Step Four seems to be a big stumbling block to a lot of those I sponsor. Inevitably, it seems that this step begins to slow down the previous enthusiasm of many. Many seem to come to a grinding halt at the prospect of honest self-evaluation.
The Al-Anon way of working this step keeps the focus on me. I am not taking an inventory of another person or writing about what is wrong with them. Instead I'm writing down information about my character traits and behaviors in order to determine how these have become ingrained in my life and which ones I need to be rid of.
Because I had a very wise and kind sponsor, I felt comfortable taking a good look at myself with total honesty, yet without self recrimination. I trusted that Step Four was nothing to fear but would reveal those things that I needed to work on, as well as a lot of positive aspects about me.
The Al-Anon book used in Step Four, called Blueprint for Progress, seems to strike fear into some. Maybe it's the length of the book (62 pages) or maybe it's the content. Each topic such as fear, resentment, anger, honesty, etc. has a series of questions associated with it. Here's an example of the ones on resentment which was a big one for me to write about:
1.Are there any people or organizations from childhood that I stilll feel angry with today?
2.With the people I resent the most, what part did I play in the original events that happened?
3.How did I feel about the way my family dealt with angry situations?
4. Who are the people in my life that I resent the most?
5. What bothered me about the people I resent most?
6. How do I treat those that I resent?
Questions like these bring up a lot of things that most of us would rather not examine. My findings on resentment were that I had expectations of others that were unrealistic. I expected them to be mind readers and do things as I had planned. But I know that others have a will of their own, and I can’t impose my will on them without disastrous consequences. I learned from writing my inventory to have respect for others and realize that they have their own lives to live.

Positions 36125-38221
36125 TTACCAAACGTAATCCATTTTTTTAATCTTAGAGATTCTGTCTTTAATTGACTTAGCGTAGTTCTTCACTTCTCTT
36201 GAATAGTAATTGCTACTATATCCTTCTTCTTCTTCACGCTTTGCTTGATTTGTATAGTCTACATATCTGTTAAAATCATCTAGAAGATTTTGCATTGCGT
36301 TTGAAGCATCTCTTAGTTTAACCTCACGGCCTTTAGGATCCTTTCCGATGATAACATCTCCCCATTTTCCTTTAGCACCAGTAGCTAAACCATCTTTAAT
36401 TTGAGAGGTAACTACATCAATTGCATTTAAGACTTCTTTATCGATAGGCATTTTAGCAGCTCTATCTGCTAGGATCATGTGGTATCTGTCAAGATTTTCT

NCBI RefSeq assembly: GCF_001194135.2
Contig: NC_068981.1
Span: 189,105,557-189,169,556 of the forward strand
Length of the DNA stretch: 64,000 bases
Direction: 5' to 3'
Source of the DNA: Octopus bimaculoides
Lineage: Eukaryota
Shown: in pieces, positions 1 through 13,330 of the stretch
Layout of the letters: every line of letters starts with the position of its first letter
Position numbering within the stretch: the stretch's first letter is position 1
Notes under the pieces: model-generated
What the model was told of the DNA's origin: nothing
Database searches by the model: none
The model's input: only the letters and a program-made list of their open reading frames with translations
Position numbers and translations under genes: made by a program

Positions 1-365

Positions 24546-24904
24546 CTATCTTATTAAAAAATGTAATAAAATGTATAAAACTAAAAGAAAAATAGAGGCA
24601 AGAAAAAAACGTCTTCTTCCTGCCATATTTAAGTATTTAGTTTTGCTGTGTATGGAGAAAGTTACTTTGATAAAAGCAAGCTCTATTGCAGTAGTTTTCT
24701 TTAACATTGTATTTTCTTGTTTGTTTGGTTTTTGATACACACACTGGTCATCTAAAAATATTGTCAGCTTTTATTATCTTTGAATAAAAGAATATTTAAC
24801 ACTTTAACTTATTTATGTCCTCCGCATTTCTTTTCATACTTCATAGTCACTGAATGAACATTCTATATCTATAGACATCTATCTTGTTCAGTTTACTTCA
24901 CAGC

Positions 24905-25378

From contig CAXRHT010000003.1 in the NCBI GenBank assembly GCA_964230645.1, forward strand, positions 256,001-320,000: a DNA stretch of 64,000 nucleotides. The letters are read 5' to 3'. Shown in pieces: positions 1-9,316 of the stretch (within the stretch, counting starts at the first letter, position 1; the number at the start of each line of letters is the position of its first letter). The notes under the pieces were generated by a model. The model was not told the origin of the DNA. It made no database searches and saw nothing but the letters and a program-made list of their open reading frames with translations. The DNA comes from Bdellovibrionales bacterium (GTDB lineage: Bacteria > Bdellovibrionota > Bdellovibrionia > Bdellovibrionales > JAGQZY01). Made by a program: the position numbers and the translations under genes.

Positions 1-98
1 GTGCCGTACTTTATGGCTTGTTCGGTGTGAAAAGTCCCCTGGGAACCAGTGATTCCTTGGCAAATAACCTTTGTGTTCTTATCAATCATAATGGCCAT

I didn't find the work on Step Four to be difficult. It did take a while to get through the Blueprint book. But I would work on a couple of topics each week until I completed that portion of the Fourth Step. And once that is completed, then I did the AA fourth step inventory as laid out in the Big Book. That is what I also ask sponsees to do.
Some sponsees move right along with this step and welcome the opportunity to honestly look at themselves. Others are afraid of bringing up the past. Some sponsees see the work on this step as being like an assignment, one that has too much structure and semblance to class assignments. I simply did what my sponsor asked, trusting him to guide me on the way.
The inventory is supposed to be both searching and fearless. I'm not being asked in this step to judge or to change anything, just to notice and record what is. Answering the questions as honestly as I could does bring up some very painful things but also a lot of good things as well.
I explain to sponsees that this step is about identifying what each of us needs to work on to become a contented person who is happy within our own skin. There are inevitably things that occurred during the course of our lives that weren't our fault. I don't believe that those children who are molested by an adult had a part in that horror. But perhaps we did have a part in continuing to beat ourselves up over what happened to us during childhood. And maybe the resentment needs to see the light of day and be released.
I certainly have more than an inkling of defects that I have. I don't mind being totally honest about these things. And by realizing what my part is, I am more aware, more humble, and ultimately more compassionate towards myself and others.
"Referring to our list again. Putting out of our minds the wrongs others had done, we resolutely looked for our own mistakes. Where had we been selfish, dishonest, self-seeking and frightened? Though a situation had not been entirely our fault, we tried to disregard the other person involved entirely. Where were we to blame? The inventory ur faults we listed them. We placed them before us in black and white. We admitted our wrongs honestly and were willing to set these matters straight." from Alcoholics Anonymous
"Until we know exactly where we are, we cannot know where we are headed." from How Al-Anon Works